Louis Fine

I’m from Ilhan Omar’s district, but she doesn’t represent me

Her support of BDS legislation is anti-Semitic, which contradicts our national values of liberty and justice for all
Rep. Ilhan Omar is seen at a news conference on prescription drugs at the Capitol, in Washington, DC, on January 10, 2019. (Alex Wong/Getty Images)
Rep. Ilhan Omar is seen at a news conference on prescription drugs at the Capitol, in Washington, DC, on January 10, 2019. (Alex Wong/Getty Images)

The Jewish community of Minnesota’s fifth congressional district (MNCD5), myself included, largely feels unfairly represented by US Representative Ilhan Omar, given her repeated anti-Semitic statements, her support for BDS, and the pro-BDS legislation which she has recently introduced to Congress. Due to a centuries-old, historical, and especially post-Holocaust mentality, however, many of us are afraid to speak up out of fear that there will ultimately be violent reprisals for daring to stand firm in opposition to anti-Semitism. And this silence allows loud, misguided fringe groups to mischaracterize how we truly feel. It also allows them to invoke the Holocaust to describe everything but anti-Semitism.

The Boycott Divestment Sanctions Movement (BDS) is a dishonest, hateful, anti-Semitic, ahistorical movement which seeks to internationally wage economic and diplomatic war on the Jewish state of Israel, while simultaneously promoting discrimination against all Jews everywhere. BDS has been condemned by many American leaders, including, but not limited to House Majority Leader Nancy Pelosi, Senate Minority Leader Chuck Schumer; and many international leaders, including, but not limited to Canadian Prime Minister Justin Trudeau. Most recently, Congress overwhelmingly and bipartisanly passed a resolution condemning the BDS movement. Only 17 legislators voted against the resolution. US Representative Ilhan Omar was one of them.

Unfortunately there are some leaders who are more concerned with representing themselves and their personal politics than representing their people. US Representative Ilhan Omar has demonstrated that she is one of these leaders, and even if you wanted to make the case that she is creating representation for Somalis, Muslims, and or POC (a case which many Somalis, Muslims, and POC would take issue with), she clearly chooses to discriminate against Jews, all the while campaigning on the idea that she is standing up for “all” of her constituents, including minorities and the marginalized.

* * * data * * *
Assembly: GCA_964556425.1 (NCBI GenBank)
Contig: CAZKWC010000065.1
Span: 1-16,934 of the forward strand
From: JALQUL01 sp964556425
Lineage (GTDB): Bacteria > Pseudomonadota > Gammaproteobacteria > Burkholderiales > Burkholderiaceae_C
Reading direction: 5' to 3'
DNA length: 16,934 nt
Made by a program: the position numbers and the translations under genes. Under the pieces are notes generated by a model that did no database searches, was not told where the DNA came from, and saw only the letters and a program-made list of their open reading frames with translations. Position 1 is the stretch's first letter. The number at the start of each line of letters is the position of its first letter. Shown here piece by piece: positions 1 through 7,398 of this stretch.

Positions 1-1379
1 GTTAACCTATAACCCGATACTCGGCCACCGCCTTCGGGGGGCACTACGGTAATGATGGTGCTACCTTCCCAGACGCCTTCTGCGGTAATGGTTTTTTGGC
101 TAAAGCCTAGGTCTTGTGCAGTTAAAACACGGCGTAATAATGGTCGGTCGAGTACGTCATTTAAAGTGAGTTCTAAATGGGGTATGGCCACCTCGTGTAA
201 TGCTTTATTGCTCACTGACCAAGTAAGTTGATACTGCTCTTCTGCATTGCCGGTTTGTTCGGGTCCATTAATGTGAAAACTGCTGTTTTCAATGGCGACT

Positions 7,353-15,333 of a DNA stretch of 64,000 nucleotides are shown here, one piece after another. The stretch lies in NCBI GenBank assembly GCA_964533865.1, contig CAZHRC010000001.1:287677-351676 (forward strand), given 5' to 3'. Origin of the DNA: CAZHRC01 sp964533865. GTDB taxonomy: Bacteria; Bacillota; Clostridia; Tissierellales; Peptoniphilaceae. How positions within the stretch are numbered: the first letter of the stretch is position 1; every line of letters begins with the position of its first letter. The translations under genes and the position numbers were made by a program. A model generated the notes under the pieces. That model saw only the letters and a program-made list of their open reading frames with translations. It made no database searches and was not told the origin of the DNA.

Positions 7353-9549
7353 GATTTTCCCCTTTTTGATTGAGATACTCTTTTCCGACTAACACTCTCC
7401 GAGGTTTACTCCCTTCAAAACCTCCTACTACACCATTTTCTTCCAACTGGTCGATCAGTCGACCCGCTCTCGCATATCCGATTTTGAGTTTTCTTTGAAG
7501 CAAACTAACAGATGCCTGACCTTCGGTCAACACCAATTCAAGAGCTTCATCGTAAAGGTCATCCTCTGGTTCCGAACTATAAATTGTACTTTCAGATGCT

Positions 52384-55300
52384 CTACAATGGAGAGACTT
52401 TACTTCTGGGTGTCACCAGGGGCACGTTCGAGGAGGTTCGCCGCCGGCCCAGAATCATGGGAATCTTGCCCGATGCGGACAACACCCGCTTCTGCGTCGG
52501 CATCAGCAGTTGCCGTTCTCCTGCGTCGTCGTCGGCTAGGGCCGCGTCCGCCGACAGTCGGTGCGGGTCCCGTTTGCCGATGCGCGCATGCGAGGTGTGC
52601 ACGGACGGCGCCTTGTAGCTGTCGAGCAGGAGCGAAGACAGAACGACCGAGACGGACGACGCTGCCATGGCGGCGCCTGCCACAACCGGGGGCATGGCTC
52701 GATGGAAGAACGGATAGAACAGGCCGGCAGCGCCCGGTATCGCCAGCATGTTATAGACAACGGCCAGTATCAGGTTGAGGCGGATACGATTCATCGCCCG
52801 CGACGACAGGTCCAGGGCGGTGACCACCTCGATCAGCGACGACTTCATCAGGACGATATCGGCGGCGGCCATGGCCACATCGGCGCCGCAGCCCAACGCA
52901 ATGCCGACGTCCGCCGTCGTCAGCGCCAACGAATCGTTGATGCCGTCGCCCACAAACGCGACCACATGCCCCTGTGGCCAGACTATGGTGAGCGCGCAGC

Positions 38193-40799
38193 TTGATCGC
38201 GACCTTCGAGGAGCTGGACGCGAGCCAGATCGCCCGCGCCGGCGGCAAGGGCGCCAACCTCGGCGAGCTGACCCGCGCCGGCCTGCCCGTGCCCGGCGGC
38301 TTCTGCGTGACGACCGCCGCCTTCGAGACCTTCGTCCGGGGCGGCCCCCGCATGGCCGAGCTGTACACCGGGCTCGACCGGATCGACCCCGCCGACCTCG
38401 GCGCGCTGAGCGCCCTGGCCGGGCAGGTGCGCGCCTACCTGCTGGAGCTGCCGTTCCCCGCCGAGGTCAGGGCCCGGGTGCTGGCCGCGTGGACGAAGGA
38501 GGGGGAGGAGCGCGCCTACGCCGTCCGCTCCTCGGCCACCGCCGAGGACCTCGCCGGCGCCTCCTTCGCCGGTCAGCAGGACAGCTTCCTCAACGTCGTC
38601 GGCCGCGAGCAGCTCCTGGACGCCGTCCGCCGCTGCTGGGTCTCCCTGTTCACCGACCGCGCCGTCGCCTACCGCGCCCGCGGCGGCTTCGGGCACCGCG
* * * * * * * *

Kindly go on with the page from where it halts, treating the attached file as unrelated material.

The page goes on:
She runs ads to this effect. Even the “About” page of her congressional website says she “is committed to fighting for the shared values of the 5th district,” and that she plans to “resist attempts to divide us” and “build a more inclusive and compassionate culture.” Obviously none of that can be true when she falsely accuses American Jews of dual loyalty, pushing allegiance to a foreign country, buying out politicians, aiding an apartheid state and hypnotizing the world.

It cannot be true if, as a candidate, she tells her Jewish constituency about how she recognizes that “anti-Semitism is well and alive,” how she supports a two-state solution, and how BDS “isn’t helpful” toward that goal, and then as an elected official reaffirms her support for BDS, says she chuckles at the idea of a Jewish state, and pushes pro-BDS legislation that compares Israel, home to the world’s largest Jewish population, to Nazi Germany, and attempts to justify and legitimize the right to discriminate against Jews worldwide.

And it especially cannot be true if, after the national outcry against her clearly anti-Semitic statements, she says in an interview that she not only does not regret her words, but that she is grateful to learn how they make people feel. This is not an apology, but an affirmation of her bigoted positions against Jews and Israel.

I, a proud American Jew, have two words for US Representative Ilhan Omar and anyone else who seeks to normalize her anti-Semitic statements and legislation: “Never again.”

Many in MNCD5, across the political, cultural, and religious spectrum, share this perspective with me, but are discouraged to organize because of partisan, identity politics — rightfully frustrated because they shouldn’t have to choose between fighting anti-Semitism and getting the other policies they care about. For this reason, I am leading a peaceful, non-partisan protest rally outside the state capitol. Anti-Semitism is a much wider problem than partisan politics, and we need to correct the narrative. We are not represented by US Representative Ilhan Omar’s anti-Semitic statements and legislation.

US Representative Ilhan Omar should step up to the ideals of a leader that embraces the American values of liberty and justice for all. Fighting for shared values, resisting attempts at division, building an inclusive and compassionate culture, and representing all of her constituents, including minorities and the marginalized. The mainstream media needs to stop covering for her discriminatory behavior, and Congress needs to turn their simple, nonbinding, bipartisan resolution against BDS into an official bill that prohibits BDS from US policy while leaving the diplomatic solution to the Arab/Israeli conflict to be determined by the parties involved.

We have many pressing issues that we must work together to resolve, but we cannot do that if we tolerate leaders like US Representative Ilhan Omar, who promote bigotry and discrimination. To paraphrase Martin Luther King, we cannot satisfy our thirst for freedom by drinking from the cup of bitterness and hatred. It will not put us on the path to a better America, nor a better world.

About the Author
Louis Fine is part of the Minnesota Jewish Coalition. A graduate from the University of Minnesota in journalism, he is a filmmaker and Chief Creative Officer of Elluette GBC.
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